|Here's a drummer I wish more people knew about: Mark Miller from Talas, the band from Buffalo that spawned bass virtuoso Billy Sheehan. While their music wasn't always memorable, there was no question that these guys could play. Miller distinguished himself from many metal drummers of the era with lots of Tony-like flam licks, not common in this genre of music. Here's an example, at the end of a song called Do You Feel Any Better, a live track from this Billy Sheehan retrospective called The Talas Years. The flammed snare lick at the end, based on a 5-note grouping, is pretty slick.|
|Buddy again, this time in a rare demonstration of his awareness of the less is more principle. Listen to the four incredibly placed snare shots he uses to kick the band on the shout chorus. It's not quite dotted eighths; it's not quite half-time triplets - it's just the perfect setup for the horn figure. I've played this song (Basically Blues, from the Buddy Rich Collection CD) in a big band, and I've NEVER pulled off this deceptively simple lick just right!|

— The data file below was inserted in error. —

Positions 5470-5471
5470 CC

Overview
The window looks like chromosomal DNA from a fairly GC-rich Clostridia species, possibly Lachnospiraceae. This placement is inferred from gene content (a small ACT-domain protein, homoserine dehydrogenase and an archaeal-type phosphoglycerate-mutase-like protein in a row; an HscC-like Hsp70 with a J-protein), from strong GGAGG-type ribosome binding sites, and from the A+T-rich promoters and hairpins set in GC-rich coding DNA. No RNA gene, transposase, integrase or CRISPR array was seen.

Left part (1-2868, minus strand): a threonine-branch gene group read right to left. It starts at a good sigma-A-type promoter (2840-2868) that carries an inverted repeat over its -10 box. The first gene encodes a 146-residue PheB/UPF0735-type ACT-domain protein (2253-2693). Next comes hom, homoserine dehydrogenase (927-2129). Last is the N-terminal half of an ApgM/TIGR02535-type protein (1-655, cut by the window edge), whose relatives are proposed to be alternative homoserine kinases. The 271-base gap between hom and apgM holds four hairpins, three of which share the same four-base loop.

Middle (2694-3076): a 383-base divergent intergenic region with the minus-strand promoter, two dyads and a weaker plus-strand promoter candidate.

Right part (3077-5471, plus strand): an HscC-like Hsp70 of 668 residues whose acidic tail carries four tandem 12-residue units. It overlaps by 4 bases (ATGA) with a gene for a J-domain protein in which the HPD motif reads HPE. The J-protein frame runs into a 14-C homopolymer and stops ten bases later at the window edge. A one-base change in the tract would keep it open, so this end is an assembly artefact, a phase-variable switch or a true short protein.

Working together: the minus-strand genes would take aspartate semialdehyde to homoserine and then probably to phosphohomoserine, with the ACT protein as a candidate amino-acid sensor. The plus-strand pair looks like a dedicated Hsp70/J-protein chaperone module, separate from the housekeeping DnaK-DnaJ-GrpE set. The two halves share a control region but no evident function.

|This drum intro to The King's Cup is the first thing I ever heard Deen Castronovo play. It made me run out to the record store and see what else I could find with him on it. This cut is from the Tony MacAlpine CD Maximum Security. For my tastes, a little bit of MacAlpine goes a long way, but the drumming is terrific!|
|Peter Erskine was one of my earliest influences - I saw him when he was still in his teens, playing with Stan Kenton, and I attended Indiana University shortly after he left. Here he is proving that you can play with a light touch and still absolutely SHRED, on a song called Searching, Finding, from John Patitucci's first solo CD.|